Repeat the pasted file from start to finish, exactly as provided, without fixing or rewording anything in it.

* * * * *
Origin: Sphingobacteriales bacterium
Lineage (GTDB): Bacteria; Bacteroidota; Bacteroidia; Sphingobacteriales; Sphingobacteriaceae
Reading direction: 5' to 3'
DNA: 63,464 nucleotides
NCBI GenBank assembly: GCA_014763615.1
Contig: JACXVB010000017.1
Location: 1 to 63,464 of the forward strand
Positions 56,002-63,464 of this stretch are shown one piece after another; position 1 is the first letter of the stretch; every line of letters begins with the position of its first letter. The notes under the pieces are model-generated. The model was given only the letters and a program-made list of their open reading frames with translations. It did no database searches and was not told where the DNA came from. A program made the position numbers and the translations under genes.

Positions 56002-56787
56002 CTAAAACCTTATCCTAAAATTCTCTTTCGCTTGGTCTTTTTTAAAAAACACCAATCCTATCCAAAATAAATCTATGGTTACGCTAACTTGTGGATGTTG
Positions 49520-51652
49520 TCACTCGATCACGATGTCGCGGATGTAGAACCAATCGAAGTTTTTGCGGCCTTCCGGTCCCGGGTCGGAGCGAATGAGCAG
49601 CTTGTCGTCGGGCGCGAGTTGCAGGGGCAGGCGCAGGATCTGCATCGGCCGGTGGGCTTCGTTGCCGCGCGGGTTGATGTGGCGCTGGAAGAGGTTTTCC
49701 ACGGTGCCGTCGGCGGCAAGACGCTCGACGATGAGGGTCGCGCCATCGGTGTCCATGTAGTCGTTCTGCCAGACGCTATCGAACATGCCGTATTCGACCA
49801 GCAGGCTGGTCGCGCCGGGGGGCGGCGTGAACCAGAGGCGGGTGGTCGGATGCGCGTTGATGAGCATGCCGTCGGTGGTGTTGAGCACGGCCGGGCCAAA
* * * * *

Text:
Origin: Sphingobacteriales bacterium
Lineage (GTDB): Bacteria; Bacteroidota; Bacteroidia; Sphingobacteriales; Sphingobacteriaceae
Reading direction: 5' to 3'
DNA: 63,464 nucleotides
NCBI GenBank assembly: GCA_014763615.1
Contig: JACXVB010000017.1
Location: 1 to 63,464 of the forward strand
Positions 56,002-63,464 of this stretch are shown one piece after another; position 1 is the first letter of the stretch; every line of letters begins with the position of its first letter. The notes under the pieces are model-generated. The model was given only the letters and a program-made list of their open reading frames with translations. It did no database searches and was not told where the DNA came from. A program made the position numbers and the translations under genes.

Positions 56002-56787
56002 CTAAAACCTTATCCTAAAATTCTCTTTCGCTTGGTCTTTTTTAAAAAACACCAATCCTATCCAAAATAAATCTATGGTTACGCTAACTTGTGGATGTTG
Positions 49520-51652
49520 TCACTCGATCACGATGTCGCGGATGTAGAACCAATCGAAGTTTTTGCGGCCTTCCGGTCCCGGGTCGGAGCGAATGAGCAG
49601 CTTGTCGTCGGGCGCGAGTTGCAGGGGCAGGCGCAGGATCTGCATCGGCCGGTGGGCTTCGTTGCCGCGCGGGTTGATGTGGCGCTGGAAGAGGTTTTCC
49701 ACGGTGCCGTCGGCGGCAAGACGCTCGACGATGAGGGTCGCGCCATCGGTGTCCATGTAGTCGTTCTGCCAGACGCTATCGAACATGCCGTATTCGACCA
49801 GCAGGCTGGTCGCGCCGGGGGGCGGCGTGAACCAGAGGCGGGTGGTCGGATGCGCGTTGATGAGCATGCCGTCGGTGGTGTTGAGCACGGCCGGGCCAAA